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Opening of the Bavarian Research Institute for Digital Transformation (bidt)


On 17 and 18 July the bidt was opened at the Bavarian Academy of Sciences in Munich. Its aim is to actively participate in the political and social "shaping of digital transformation for the benefit of society". The main focus is on interdisciplinary research, data-based analyses and intensive dialogue.

The contributions ranged from a welcoming address by the Bavarian Minister of State for Science and the Arts, Bernd Sibler, to eight project presentations by the Forum for Young Research. Anyone who had expected that the bidt would already become involved with concrete proposals in the debate, which has been going on for several years now, was disappointed, however.

Prof. Alexander PretschnerProfessor Alexander Pretschner (photo Sendler), chairman of the bidt board of directors, which is made up of ten professors from different faculties, ranging from political scientists and sociologists to lawyers, ethicists and innovation researchers, became somewhat concrete. According to Pretschner, the bidt has initially set itself three priorities. First and foremost is the promotion of interdisciplinary research projects in teams of scientists from all over Bavaria. Their topics combine technology, economics, law, social sciences and ethics. The other two focal points are the think tank, which produces reports and analyses on current developments and future trends, and the dialogue, which seeks exchange with the actors of social and political change. For its work, the bidt receives more than 20 permanent posts from the Free State of Bavaria and about 6.2 million euros annually.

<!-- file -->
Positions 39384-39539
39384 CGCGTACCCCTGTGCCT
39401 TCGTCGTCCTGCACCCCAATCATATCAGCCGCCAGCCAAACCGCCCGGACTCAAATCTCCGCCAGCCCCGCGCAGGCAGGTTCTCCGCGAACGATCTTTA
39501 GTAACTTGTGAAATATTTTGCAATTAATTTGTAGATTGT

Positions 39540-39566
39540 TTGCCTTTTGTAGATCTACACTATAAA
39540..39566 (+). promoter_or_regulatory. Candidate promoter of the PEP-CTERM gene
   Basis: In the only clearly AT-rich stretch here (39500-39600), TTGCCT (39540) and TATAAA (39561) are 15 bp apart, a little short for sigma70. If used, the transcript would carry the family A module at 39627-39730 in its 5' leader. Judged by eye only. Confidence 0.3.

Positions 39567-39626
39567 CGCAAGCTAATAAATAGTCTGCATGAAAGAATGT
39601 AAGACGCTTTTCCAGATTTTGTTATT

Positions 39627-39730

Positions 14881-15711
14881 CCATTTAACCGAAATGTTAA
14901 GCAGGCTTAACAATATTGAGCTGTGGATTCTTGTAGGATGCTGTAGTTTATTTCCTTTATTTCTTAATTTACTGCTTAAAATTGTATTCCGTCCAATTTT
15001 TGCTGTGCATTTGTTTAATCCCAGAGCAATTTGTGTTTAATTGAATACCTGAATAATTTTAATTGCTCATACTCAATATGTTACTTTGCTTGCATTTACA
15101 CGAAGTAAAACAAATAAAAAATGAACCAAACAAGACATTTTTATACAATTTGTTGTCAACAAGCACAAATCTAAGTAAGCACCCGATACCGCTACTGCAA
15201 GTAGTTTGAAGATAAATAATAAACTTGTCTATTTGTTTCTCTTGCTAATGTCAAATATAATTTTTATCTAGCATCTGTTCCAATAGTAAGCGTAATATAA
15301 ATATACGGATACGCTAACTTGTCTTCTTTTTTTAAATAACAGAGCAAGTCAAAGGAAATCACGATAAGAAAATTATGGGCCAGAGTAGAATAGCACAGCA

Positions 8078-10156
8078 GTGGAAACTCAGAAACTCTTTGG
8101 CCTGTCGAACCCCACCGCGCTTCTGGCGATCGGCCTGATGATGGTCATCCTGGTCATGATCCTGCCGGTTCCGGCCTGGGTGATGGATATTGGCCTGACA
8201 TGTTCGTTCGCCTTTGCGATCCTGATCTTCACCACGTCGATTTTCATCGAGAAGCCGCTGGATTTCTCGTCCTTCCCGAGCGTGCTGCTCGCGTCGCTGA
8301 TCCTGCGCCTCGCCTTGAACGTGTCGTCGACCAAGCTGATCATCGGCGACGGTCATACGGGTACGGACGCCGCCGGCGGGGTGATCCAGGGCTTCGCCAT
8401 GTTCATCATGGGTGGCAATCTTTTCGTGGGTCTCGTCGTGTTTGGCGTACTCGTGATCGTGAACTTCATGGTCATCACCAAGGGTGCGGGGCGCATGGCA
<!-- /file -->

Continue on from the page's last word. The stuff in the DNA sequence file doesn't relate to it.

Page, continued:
Prof. Ursula MünchIn her keynote speech, Professor Ursula Münch (photo Sendler), Director of the Academy for Political Education and member of the bidt Board of Directors, conjured up the "third, European path of digital transformation" between China and the USA, but what this should be remained unclear. On the one hand, she demanded that politicians seriously adhere to the principle of "using data, protecting data" and guarantee the rule of law. On the other hand, she immediately posed the first question that arises, namely the currently non-existent right of ownership of data, as something insoluble. Because the business models of Internet companies would be fundamentally called into question, "data ownership" would be practically impossible. But shouldn't the third way be to set rules to which the Chinese and US actors also bow?

She showed understanding for the politicians, who are obviously overwhelmed by the enormous speed and power of digital transformation. Perhaps one reason for this overtaxing might be that those who are familiar with the digital are not attracted to politics and therefore the competence there is lacking. Maybe so. At any rate, so far politicians have been trying to move voters to the next ballot with empty phrases about digital transformation, rather than to initiate legislation that includes state infrastructures and regulations for data-based business. People with digital competence have neither the time nor the desire to listen to phrases and election promises. They might be willing to get involved in serious legislative projects.

The Free State of Bavaria is spending money on digital transformation. Hopefully it will go to the right places and into the right projects. The young, convincing and convinced Professor Lisa Herzog, who introduced the young researchers and whose interview in the FAZ last week enriched the debate in the public, is leaving Bavaria for the Netherlands this autumn. Introduced yesterday as a member of the bidt board of directors by the University of Politics at the TUM, the TUM did not manage to decide quickly enough for her. Digital transformation also means that politics, science and society have to rejuvenate themselves significantly, especially in their leading positions. This was still too little noticeable yesterday.

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